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ERA Limited in Hong Kong looks at China’s Financial Markets.



China’s faltering stock markets, compounded by an economy that is growing at its slowest pace since 1990, have incited a heated debate among think tanks and analysts on whether Beijing should step in to help shore up investor confidence.
The benchmark Shanghai Composite Index – the world’s worst performer among major markets last year – has extended its decline, sinking to its lowest level in four years at the start of 2019 amid ongoing US-China trade war tensions and dimming prospects of the domestic economy. The Shenzhen Composite Index has also plummeted 28 per cent in the past year.
Leven Xiao of ERA Limited said “The persistent slide in the nation’s yuan-denominated A-share market is twice the bad news: a slump not only thwarts fundraising opportunities for the businesses in the capital markets, but also dampens confidence that could have buoyed much-needed domestic consumption”.
“Because the stock markets keep falling, there are concerns that it may affect Chinese consumption and the economy,”

Researchers from the Renmin University of China have called on the People’s Bank of China, or central bank, to intervene.

“The irrational decline in the stock market has a significant negative impact on economic development,” they said in a commentary published in the official Securities Times newspaper earlier this month.
“The time is ripe for the government to intervene in the stock market,” they said.

In theory, there are different ways in which the Chinese authorities can intervene, according to various state media reports in the past two weeks. One way was the PBOC buying stocks in exchange-traded funds. The reports also said the central bank was mulling a stabilization fund to counter the “irrational behavior” of investors.

At present, the PBOC’s total assets stood at about 36 trillion yuan (US$5.3 trillion), while the total market value of A shares was about 48 trillion yuan.

“If China’s central bank holds 1.58-1.78 trillion yuan of A-share assets in a suitable asset type, it will not cause structural problems on the central bank’s balance sheet,” Xiao Said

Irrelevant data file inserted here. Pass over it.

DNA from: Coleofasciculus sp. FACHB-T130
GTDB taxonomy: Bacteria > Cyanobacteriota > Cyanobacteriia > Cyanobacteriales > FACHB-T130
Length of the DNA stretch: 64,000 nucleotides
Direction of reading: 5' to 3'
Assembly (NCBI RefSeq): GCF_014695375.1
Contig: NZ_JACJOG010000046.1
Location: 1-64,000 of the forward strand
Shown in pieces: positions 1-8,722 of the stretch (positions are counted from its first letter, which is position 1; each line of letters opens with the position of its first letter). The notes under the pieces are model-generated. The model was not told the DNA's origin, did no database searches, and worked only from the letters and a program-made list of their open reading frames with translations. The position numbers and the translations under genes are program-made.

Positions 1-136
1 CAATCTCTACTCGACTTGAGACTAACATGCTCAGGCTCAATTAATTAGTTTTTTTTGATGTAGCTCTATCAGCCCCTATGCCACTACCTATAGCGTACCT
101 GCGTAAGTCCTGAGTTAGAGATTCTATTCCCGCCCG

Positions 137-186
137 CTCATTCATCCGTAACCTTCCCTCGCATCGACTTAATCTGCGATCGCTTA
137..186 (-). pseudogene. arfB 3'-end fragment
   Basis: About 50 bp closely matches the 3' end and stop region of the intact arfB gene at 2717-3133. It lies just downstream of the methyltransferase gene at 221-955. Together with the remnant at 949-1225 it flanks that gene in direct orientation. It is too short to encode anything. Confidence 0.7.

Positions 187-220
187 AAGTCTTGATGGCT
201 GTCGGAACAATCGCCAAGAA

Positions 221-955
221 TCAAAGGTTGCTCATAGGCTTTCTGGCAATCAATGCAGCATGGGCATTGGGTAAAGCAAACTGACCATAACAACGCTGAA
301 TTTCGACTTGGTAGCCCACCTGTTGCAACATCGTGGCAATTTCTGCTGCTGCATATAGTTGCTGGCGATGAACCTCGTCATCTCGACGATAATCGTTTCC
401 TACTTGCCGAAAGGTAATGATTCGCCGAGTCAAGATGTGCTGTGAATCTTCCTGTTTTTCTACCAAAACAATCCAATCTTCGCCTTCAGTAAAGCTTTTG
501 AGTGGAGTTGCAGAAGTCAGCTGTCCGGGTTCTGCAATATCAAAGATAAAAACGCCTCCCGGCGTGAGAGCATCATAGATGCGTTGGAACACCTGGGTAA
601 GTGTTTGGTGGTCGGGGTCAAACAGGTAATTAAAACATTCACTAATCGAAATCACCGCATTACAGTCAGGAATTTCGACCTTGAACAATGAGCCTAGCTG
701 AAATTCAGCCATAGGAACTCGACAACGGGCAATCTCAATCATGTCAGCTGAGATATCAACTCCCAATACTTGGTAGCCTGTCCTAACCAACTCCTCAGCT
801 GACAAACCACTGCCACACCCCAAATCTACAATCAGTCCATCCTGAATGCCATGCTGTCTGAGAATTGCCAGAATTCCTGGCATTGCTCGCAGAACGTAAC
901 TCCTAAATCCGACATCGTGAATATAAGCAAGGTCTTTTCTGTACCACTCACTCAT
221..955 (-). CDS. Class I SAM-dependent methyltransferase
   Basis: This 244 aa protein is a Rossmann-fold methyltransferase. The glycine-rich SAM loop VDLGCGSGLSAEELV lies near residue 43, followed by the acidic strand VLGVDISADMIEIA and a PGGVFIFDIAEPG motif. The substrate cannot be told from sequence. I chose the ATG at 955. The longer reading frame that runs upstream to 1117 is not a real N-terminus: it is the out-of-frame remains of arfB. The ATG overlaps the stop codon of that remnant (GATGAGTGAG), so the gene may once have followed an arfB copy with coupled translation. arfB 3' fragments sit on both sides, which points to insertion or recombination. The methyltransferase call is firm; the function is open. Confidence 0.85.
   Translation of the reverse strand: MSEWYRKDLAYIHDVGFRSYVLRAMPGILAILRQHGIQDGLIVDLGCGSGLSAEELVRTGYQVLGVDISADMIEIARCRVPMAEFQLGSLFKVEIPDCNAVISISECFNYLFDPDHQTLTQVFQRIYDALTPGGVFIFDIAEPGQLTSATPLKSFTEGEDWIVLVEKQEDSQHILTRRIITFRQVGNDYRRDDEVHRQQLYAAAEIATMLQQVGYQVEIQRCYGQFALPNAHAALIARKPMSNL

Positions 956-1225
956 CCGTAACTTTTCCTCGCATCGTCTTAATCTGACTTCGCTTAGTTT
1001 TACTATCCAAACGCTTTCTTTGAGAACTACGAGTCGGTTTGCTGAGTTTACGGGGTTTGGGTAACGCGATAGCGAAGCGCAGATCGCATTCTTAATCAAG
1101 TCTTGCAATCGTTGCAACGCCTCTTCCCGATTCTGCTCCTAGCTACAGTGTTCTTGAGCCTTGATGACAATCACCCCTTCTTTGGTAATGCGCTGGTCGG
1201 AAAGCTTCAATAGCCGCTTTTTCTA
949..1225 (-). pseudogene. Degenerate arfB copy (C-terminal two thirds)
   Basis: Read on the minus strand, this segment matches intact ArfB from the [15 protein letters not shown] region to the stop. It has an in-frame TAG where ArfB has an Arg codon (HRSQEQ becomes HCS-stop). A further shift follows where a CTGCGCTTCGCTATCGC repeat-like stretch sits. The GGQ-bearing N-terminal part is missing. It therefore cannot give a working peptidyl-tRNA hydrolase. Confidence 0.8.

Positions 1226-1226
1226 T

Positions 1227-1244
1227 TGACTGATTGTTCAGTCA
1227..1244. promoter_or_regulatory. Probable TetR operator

The effects of the trade war and the mainland economy slowing to a 6.6 per cent growth in 2018 have weighed on investment and domestic consumption.

In the past year, Beijing and the China Securities Regulatory Commission have introduced market-boosting measures, including more access for foreign investors to advance the development of the stock markets to play a bigger role in direct financing for businesses that will support the real economy and reduce reliance on bank loans.
But in a market slump that wiped off 6.2 trillion yuan of market capitalization in 2018, funds raised from initial public offerings last year fell to 1.2 trillion yuan from the previous 1.7 trillion yuan.

The scale of the government’s support though was by no means anywhere close to the extraordinary measures taken in the summer of 2015 to halt a stock market crash that wiped out US$5 trillion in market value and threatened the entire financial system. A “national team” of state-controlled financial companies was formed to pool together 1.5 trillion yuan, analysts estimated, of government funds to bail out the market.
Will there be market intervention again? “We will wait to find out”. Said Xiao of ERA Limited.

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News Release: ERA Limited in Hong Kong looks at China’s Financial Markets.
Submitted on: February 07, 2019 01:39:26 AM
Submitted by: Nick Cole
On behalf of: www.eraltdhk.com
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